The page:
#1
so just wrote this new chord progression that goes: Bm D G Em G A

i've just been using the aeolian mode and some sweeps, anything else that would fit over this?

Oh, and please include the theory behind why! i'm trying to better understand theory.
#2
What you think of as Aeolian mode is simply the minor scale. Your progression is in the key of B minor. That said, the obvious choice is to play the B minor scale. You can try flavoring it with notes outside the key, maybe emphasize chord tones. Experimentation is the key.
E:-6
B:-0
G:-5
D:-6
A:-0
E:-3
#3
Quote by Flibo
What you think of as Aeolian mode is simply the minor scale. Your progression is in the key of B minor. That said, the obvious choice is to play the B minor scale. You can try flavoring it with notes outside the key, maybe emphasize chord tones. Experimentation is the key.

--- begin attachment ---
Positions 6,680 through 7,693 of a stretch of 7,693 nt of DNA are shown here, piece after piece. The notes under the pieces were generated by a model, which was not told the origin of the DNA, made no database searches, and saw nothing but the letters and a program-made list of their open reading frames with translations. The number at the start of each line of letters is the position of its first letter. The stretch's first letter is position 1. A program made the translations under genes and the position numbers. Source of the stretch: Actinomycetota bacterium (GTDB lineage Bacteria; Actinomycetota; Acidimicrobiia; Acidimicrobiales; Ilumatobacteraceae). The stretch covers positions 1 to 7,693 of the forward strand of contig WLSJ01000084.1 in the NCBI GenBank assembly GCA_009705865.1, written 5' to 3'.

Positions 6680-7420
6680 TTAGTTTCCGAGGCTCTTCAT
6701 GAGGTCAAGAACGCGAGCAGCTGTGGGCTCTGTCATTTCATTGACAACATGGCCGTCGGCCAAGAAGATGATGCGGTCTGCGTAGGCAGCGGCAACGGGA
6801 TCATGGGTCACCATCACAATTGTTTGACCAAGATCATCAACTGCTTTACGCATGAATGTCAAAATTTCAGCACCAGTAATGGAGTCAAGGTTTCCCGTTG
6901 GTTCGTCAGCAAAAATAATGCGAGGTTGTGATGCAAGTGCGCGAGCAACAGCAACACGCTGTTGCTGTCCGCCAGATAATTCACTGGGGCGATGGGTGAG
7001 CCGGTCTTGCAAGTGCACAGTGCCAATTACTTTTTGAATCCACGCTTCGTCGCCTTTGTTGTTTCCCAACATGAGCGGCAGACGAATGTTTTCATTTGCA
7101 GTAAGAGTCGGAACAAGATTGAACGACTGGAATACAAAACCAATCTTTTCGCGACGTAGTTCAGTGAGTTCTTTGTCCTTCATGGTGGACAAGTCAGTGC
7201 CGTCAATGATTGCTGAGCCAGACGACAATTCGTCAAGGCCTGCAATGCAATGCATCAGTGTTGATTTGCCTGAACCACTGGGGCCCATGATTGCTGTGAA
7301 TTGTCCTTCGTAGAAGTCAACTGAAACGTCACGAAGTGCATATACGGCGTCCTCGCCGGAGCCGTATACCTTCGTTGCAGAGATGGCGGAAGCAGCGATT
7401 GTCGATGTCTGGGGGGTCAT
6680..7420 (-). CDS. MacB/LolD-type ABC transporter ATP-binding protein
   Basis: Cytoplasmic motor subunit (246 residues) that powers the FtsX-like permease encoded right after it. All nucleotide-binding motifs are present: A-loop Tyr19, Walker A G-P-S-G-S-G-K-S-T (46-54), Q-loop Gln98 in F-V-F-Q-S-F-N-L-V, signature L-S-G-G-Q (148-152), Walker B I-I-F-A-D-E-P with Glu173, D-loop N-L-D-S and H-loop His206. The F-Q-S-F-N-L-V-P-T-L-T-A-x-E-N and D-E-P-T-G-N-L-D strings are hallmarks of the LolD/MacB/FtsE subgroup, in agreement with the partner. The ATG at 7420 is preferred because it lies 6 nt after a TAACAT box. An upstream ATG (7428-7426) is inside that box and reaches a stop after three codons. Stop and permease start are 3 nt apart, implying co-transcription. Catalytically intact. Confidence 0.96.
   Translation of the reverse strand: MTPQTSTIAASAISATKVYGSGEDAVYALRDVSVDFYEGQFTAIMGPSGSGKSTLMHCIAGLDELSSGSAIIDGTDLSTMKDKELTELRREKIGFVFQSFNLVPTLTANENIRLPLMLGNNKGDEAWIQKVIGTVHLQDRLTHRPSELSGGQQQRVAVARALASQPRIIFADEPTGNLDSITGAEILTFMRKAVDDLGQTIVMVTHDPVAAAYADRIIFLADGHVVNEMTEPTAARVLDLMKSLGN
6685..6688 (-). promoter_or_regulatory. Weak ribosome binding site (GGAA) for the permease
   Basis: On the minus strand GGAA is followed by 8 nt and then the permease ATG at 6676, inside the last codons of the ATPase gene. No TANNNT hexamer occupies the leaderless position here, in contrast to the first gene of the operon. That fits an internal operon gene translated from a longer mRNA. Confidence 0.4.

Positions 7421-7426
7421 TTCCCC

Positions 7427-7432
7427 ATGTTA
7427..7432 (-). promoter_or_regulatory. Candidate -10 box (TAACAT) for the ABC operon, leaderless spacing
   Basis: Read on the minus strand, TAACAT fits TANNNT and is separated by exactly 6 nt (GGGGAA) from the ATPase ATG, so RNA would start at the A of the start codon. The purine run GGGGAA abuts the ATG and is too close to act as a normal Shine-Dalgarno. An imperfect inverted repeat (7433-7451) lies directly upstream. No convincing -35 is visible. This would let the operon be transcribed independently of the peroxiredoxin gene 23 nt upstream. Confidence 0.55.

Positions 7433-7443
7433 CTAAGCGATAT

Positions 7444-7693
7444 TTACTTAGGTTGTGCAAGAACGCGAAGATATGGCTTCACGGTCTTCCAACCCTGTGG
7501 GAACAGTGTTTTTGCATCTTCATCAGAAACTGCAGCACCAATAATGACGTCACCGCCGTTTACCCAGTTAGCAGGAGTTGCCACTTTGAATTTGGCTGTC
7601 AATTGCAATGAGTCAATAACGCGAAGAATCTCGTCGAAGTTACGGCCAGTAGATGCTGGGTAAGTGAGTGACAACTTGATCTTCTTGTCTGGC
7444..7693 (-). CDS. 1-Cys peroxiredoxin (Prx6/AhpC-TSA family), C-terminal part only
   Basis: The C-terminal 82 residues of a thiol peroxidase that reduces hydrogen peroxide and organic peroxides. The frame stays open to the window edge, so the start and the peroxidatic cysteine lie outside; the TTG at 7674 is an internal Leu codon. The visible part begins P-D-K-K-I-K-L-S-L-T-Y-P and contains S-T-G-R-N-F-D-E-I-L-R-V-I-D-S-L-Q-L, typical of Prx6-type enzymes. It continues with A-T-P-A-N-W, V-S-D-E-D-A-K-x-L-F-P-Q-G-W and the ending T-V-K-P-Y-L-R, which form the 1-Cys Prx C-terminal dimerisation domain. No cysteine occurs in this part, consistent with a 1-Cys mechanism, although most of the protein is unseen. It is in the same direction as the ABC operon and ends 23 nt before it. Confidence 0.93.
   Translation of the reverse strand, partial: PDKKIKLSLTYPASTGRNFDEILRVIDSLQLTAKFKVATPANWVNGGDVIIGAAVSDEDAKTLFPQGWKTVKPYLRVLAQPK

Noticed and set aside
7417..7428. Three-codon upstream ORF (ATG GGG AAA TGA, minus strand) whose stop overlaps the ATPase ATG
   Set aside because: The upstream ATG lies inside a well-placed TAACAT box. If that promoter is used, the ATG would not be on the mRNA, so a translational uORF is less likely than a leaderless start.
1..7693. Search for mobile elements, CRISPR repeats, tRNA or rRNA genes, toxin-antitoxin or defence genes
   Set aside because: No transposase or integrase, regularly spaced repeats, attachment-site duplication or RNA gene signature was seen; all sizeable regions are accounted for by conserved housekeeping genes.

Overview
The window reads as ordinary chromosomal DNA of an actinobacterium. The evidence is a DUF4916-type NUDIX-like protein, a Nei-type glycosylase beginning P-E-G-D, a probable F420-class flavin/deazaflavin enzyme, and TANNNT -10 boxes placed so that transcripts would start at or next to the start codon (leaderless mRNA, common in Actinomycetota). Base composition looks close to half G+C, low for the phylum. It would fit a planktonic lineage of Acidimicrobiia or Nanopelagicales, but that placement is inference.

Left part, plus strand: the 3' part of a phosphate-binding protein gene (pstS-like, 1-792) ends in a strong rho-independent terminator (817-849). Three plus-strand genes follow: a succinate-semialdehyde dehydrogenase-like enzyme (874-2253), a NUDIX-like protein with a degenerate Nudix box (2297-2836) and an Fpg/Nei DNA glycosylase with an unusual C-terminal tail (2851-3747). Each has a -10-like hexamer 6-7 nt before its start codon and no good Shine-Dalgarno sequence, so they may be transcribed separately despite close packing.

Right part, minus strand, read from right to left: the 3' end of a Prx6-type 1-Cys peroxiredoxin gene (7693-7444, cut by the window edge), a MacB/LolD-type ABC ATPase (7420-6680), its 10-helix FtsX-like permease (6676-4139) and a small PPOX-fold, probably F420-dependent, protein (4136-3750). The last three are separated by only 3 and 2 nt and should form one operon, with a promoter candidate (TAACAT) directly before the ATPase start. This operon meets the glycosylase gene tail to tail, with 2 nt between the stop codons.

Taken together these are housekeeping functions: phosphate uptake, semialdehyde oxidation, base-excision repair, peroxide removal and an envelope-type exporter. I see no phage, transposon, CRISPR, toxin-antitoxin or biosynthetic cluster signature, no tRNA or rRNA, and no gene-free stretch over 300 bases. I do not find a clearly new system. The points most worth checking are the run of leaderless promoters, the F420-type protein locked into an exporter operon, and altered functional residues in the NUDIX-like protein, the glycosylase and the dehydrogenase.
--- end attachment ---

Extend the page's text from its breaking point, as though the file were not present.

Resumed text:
are they not the same?
#4
Quote by gunsnroses#1
are they not the same?

Technically I guess you could say so, but it's just overcomplicating things. Aeolian mode is used in modal context and minor scale is used in tonal context. Nearly all modern music you hear is tonal and based only on major and minor scales, not modes. Modes are not of much importance and require a profound knowledge of theory before attempting to study them. So let's just keep things simple
E:-6
B:-0
G:-5
D:-6
A:-0
E:-3
#5
Yep Fibo is correct. B minor all the way. Out of key notes can also be used, they're called accidentals. A common accidental in a minor (or major) context is the b5, which can result in what is referred to as the blues scale.
And no, Guitar Hero will not help. Even on expert. Really.
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